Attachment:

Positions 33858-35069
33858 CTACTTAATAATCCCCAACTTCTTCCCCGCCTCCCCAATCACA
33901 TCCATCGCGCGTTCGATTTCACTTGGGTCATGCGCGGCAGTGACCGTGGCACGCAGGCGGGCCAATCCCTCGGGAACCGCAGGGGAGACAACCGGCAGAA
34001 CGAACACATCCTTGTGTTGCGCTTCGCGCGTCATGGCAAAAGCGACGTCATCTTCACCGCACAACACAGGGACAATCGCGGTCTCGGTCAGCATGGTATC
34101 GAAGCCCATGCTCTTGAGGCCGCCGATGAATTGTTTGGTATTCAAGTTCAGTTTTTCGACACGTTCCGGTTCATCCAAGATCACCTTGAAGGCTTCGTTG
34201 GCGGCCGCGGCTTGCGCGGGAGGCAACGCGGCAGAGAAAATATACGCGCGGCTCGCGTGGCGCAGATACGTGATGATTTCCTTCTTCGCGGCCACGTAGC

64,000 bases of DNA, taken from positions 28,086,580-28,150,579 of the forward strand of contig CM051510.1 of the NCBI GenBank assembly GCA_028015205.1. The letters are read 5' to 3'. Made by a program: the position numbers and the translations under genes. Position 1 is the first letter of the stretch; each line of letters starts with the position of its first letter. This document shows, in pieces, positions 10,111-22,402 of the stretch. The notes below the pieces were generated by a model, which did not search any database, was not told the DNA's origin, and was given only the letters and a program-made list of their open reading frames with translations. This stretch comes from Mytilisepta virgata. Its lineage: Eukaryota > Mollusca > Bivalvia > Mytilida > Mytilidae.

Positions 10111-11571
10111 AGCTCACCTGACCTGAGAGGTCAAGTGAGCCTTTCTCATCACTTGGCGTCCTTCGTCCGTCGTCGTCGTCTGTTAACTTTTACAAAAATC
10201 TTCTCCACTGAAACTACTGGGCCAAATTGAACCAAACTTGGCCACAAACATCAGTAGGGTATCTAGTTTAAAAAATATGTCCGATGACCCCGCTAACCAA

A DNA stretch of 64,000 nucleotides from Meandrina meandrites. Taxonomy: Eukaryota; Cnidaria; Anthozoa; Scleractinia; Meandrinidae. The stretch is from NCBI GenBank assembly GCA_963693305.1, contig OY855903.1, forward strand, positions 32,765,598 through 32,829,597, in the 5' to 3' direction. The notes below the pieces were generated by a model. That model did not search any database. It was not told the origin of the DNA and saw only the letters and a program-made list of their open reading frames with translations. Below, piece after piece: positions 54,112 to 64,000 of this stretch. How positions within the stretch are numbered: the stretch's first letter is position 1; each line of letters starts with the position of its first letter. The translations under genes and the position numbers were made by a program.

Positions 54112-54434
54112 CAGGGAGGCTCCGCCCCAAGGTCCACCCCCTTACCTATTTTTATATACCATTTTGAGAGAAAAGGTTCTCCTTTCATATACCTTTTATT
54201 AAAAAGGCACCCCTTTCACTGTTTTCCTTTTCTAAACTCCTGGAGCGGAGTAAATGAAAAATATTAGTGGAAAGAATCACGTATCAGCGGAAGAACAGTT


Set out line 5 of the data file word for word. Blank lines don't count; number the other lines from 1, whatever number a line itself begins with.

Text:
34101 GAAGCCCATGCTCTTGAGGCCGCCGATGAATTGTTTGGTATTCAAGTTCAGTTTTTCGACACGTTCCGGTTCATCCAAGATCACCTTGAAGGCTTCGTTG